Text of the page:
روند احتمالی مشترک و نوسانات در بازارهای سهام در آسیا و اقیانوس آرام
|کد مقاله||سال انتشار||مقاله انگلیسی||ترجمه فارسی||تعداد کلمات|
|12968||2000||12 صفحه PDF||سفارش دهید||محاسبه نشده|
Publisher : Elsevier - Science Direct (الزویر - ساینس دایرکت)
Journal : Global Finance Journal, Volume 10, Issue 2, Autumn–Winter 1999, Pages 161–172
This paper uses Johansen's cointegration test and a modified cointegration test with generalized autoregressive conditional heteroskedasticity (GARCH) effects to examine linkages between the U.S. and five Asian-Pacific stock markets (Australia, Hong Kong, Japan, Malaysia, and Singapore) during the period from 1988 to 1994. The modified cointegration test with GARCH effects is used to assess whether these stock price series share common time-varying volatility. The results indicate that the six stock markets are highly integrated through the second moments of stock returns but not the first moments.
نتیجه گیری انگلیسی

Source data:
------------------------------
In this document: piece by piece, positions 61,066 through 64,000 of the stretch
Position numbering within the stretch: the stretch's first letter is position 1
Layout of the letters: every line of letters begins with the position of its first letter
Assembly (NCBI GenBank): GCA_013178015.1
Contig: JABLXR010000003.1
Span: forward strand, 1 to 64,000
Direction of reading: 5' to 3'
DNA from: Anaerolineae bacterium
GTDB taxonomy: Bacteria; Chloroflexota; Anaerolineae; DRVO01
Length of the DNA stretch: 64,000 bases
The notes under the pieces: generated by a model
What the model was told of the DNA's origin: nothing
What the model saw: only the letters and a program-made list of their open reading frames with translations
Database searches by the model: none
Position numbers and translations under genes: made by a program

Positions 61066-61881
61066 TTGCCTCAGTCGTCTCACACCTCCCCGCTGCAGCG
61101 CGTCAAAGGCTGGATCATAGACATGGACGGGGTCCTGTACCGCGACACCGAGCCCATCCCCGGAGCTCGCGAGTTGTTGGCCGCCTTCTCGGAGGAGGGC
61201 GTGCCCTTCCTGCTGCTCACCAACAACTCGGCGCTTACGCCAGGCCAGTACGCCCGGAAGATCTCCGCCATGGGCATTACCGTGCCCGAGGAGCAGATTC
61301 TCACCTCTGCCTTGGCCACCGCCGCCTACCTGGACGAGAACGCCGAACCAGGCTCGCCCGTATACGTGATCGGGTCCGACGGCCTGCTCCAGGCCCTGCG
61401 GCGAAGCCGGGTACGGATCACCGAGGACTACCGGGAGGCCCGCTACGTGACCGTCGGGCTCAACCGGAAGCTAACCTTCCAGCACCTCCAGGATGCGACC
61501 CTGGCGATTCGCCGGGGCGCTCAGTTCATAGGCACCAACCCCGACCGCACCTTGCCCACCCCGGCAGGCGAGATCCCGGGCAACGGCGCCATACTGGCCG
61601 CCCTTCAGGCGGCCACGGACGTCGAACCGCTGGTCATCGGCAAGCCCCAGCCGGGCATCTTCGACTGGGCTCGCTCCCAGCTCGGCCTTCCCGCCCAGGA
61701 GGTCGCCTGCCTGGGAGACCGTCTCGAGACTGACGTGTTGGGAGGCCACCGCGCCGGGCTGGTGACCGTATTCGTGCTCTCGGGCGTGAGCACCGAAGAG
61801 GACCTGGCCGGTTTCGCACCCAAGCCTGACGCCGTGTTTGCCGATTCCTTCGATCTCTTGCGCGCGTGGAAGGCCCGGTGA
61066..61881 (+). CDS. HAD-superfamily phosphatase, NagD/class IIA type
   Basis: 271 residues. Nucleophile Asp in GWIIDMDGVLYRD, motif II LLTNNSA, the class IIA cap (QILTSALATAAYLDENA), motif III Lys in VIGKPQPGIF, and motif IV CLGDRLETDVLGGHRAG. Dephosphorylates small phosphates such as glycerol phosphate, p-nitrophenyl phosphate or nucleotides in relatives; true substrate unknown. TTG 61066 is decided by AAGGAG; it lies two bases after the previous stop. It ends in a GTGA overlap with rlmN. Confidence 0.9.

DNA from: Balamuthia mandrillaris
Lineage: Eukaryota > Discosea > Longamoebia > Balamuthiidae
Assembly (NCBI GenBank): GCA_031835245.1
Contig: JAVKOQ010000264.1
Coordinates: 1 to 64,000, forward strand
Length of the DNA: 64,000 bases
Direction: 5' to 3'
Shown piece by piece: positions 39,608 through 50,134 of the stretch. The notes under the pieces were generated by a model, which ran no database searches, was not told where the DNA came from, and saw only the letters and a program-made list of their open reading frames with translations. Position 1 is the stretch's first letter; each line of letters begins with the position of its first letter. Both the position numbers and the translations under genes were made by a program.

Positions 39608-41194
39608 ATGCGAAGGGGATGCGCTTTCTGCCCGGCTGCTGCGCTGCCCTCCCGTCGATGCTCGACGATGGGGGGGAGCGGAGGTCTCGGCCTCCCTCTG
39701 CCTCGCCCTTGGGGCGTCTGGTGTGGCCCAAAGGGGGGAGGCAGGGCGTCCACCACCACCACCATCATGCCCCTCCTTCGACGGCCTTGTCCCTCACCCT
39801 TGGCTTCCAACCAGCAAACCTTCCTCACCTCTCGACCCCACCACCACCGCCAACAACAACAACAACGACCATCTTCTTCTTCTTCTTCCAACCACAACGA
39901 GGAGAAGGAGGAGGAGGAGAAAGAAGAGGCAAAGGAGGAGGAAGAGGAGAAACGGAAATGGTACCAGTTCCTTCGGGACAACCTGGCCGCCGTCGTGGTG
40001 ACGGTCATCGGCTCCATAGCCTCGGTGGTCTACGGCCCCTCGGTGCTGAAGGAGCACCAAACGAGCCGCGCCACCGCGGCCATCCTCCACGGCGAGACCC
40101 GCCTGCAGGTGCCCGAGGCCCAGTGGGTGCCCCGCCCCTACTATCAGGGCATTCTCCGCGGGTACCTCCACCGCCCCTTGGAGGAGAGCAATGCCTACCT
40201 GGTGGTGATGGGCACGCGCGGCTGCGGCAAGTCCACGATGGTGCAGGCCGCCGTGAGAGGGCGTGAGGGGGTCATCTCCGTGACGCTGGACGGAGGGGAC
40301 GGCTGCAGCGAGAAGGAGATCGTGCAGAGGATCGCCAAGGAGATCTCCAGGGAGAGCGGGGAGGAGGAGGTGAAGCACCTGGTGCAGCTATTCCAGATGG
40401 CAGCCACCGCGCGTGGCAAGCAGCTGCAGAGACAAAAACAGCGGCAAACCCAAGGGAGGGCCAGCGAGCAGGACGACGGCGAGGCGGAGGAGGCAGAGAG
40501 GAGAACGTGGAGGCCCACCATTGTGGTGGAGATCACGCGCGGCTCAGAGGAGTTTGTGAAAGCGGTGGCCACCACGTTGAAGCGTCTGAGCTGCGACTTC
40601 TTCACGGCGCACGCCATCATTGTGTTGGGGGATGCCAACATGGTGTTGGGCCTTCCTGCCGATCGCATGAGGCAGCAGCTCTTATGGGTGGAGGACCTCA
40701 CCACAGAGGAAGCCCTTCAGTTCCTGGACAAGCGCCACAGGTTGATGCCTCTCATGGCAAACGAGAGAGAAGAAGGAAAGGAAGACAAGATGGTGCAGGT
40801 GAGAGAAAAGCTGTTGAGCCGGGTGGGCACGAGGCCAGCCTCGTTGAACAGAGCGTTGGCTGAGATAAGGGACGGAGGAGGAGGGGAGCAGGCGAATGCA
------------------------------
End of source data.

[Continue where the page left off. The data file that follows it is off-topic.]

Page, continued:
This paper uses a modified cointegration test with GARCH effects to test for common volatility in six stock markets, including Australia, Hong Kong, Japan, Malaysia, Singapore, and the United States. Unlike that of previous studies that examine short-term mean return and volatility spillovers, the focus of the current study is on whether international stock markets have long-term, common time-varying volatility. The empirical results from examining the data for the period from 1988 to 1994 indicate that the six stock market indexes are not cointegrated in the first moments. The findings of this study also indicate the presence of ARCH effects in most stock price series, suggesting that testing for cointegration needs to account for time-varying volatility. The modified cointegration test with GARCH effects results reveal that the six daily stock market index series do have the same volatility process. However, for weekly data, statistically significant common time-varying volatility exists only in the data system that exhibits ARCH effects. In short, the modified cointegration analyses generally find the six stock markets to be integrated through the second moments of stock returns but not the first moments. The empirical results of this paper therefore suggest that volatility transmissions among international stock markets exist not only in the short term (volatility spillover), as documented in prior studies, but also in the long run (common time-varying volatility).